Sometimes it’s good to be a ‘yes-man’. Let me tell you about one; his name was Arch. That’s his real name, and a few readers may have known him. He was a deacon and church secretary of the first church I pastored and one of the best men I have ever known.
He was already elderly the first time I met him. I was visiting preacher for the day and he was there to welcome me. The tea and biscuits were welcome but not unusual; the warmth of his smile for a young stranger was.
A few months later I became pastor there, and he served with me as church secretary and general adviser for around a decade.
He did not always understand me; neither my Calvinistic convictions, nor my (often rather immature) prejudices. But he always supported me. Over the years I learned from others of several occasions when he had encouraged folk not to be critical, but to be patient with the young pastor.
It is probably not an exaggeration to say that it was because of Arch I survived those first few critical years of ministry, when so many pastors do not.
I also remember more than one convert giving their testimony prior to baptism and relating how they had come nervously to church the first time. It was Arch’s welcome that helped them settle and helped them listen. Every church needs an ‘Arch-deacon’!
But the incident I want to tell you about, the one that most sticks in my mind, is different. It didn’t involve me at all nor newcomers to the church.
A good friend, one of the church officers, was arranging his father’s funeral. His father had been a member of the church too and, though he had been ill for quite a long time, his death was in the end rather sudden. His son was left to make all the arrangements.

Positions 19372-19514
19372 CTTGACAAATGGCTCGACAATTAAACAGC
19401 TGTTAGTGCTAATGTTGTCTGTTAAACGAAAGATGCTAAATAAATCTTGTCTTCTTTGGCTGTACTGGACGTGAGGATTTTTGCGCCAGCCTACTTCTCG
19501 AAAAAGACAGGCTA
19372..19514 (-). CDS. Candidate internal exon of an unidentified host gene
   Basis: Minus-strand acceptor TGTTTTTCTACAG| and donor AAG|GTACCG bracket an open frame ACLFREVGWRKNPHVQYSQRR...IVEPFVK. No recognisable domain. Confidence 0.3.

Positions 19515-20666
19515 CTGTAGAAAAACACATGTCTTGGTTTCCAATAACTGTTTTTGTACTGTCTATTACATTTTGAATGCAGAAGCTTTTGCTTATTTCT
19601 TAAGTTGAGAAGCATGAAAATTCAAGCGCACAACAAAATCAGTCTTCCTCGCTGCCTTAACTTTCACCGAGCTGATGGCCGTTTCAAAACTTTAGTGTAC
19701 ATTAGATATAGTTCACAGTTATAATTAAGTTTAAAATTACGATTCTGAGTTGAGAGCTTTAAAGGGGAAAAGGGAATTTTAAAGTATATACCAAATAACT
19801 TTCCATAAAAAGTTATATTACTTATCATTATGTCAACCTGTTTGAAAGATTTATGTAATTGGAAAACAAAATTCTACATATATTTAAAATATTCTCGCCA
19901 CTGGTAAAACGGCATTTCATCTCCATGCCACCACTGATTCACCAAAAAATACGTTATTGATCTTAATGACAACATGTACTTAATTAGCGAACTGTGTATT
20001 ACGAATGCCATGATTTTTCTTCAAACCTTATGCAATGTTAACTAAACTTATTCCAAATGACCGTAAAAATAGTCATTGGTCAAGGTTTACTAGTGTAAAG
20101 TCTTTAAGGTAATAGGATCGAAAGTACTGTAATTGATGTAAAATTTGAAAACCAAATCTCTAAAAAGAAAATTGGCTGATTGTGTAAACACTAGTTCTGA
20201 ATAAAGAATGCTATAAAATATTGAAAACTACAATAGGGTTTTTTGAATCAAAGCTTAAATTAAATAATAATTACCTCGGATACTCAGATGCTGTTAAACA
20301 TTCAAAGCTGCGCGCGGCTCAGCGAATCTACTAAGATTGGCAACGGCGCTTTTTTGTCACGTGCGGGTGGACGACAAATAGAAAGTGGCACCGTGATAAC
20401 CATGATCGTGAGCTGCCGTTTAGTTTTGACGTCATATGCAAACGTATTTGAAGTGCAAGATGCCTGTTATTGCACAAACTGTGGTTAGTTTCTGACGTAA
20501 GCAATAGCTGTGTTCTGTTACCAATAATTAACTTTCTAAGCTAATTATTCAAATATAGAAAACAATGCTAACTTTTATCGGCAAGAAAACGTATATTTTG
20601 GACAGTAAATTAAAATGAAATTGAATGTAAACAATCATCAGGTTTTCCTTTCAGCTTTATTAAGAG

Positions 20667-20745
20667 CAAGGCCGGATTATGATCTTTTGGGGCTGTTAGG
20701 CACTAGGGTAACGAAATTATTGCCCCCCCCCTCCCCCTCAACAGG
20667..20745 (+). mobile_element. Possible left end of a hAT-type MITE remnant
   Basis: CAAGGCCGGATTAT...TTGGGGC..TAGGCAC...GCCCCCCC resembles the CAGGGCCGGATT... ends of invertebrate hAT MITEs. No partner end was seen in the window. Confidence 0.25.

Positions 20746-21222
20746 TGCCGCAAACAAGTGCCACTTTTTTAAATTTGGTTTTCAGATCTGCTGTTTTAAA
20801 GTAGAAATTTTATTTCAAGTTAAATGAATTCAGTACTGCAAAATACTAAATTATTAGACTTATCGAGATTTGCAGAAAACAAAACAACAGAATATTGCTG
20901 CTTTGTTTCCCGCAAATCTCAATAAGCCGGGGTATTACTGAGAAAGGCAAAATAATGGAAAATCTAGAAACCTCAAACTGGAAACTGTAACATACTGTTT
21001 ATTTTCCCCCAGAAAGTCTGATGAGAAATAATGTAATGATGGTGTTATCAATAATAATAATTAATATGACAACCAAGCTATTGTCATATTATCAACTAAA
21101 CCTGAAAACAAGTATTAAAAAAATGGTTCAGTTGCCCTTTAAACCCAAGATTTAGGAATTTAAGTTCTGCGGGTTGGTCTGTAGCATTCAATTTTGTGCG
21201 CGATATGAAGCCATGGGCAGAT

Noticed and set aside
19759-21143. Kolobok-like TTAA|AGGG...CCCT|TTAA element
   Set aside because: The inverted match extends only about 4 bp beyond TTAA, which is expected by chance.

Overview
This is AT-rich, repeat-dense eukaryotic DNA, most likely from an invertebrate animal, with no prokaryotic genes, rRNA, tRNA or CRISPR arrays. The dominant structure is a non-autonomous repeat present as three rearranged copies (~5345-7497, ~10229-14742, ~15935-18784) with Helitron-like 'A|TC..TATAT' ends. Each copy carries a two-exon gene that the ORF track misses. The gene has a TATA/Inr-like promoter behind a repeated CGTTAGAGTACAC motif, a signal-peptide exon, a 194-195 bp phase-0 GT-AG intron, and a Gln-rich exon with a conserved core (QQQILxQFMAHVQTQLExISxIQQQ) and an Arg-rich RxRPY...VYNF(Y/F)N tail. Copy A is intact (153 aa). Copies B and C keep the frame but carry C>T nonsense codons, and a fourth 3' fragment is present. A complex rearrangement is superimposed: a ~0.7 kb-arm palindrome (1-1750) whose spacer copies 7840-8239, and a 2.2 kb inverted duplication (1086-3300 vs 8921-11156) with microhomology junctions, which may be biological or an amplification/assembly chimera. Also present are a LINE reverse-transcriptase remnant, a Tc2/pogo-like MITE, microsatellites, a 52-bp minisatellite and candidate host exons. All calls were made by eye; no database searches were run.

‘All the arrangements’. What a lot that covers! Family had to be told throughout the UK and in different parts of the world. All the legal documents had to be obtained and signed and submitted properly.
He had to liaise with the funeral directors and church about the details for the funeral. Anyone who has been in this position knows just how much there is to be done and just how little time there seems to be. It keeps the bereaved busy and, while that is often a good thing, it can be overwhelming.
My friend telephoned Arch, wanting his help with one particular part of the arrangements. But, in the turmoil of busy-ness and emotions, he forgot why he had phoned. He ended up saying, ‘I’ve phoned to ask for your help with something, Arch, but it’s completely gone! I can’t remember what it was!’
The answer he got was classic Arch and has stuck with me down the years: ‘Well, whatever it was you wanted, the answer’s “Yes”.’
The ‘yes-man’: whatever I can do to help, the answer’s ‘Yes’.
That’s rather beautiful, isn’t it? It very much carries the stamp of Christ, who came (we love to remember) not to be served, but to serve. Jesus washed his disciples’ feet (John 13) and commented: ‘I have set you an example that you should do as I have done for you’ (v. 15).
The New Testament has many exhortations for us to show our love for the brethren in many different ways, even if it involves sacrifice. Coming across a brother who takes that seriously is such a beautiful thing.
Sad to say, it’s also rather extraordinary. How big a contrast this is with our attitude as Christians, so many times! We’ll help, provided it’s the kind of thing we want to do. And provided it’s not too much trouble for us. Even — sometimes — provided we like the Christian who needs help.
When Elisabeth Elliot wrote the preface to Shadow of the Almighty, she asked at the very end if Jim’s life was extraordinary, and commented: ‘I offer these pages so that the reader may decide for himself. If his answer is yes, if he finds herein the “stamp of Christ” and decides that this is extraordinary, what shall we say of the state of Christendom?’
As much as anything in that remarkable book, those words have resonated with me for almost 40 years.
And as I think of Arch, I find myself asking often the same question: if the character of his willing, joyful service is so extraordinary, so rare in the church, what must we say of the state of our churches?
The author has pastored Moordown Baptist Church, Bournemouth, since 1997. He and Elaine have two grown-up children, who are both active in the church,
and three granddaughters.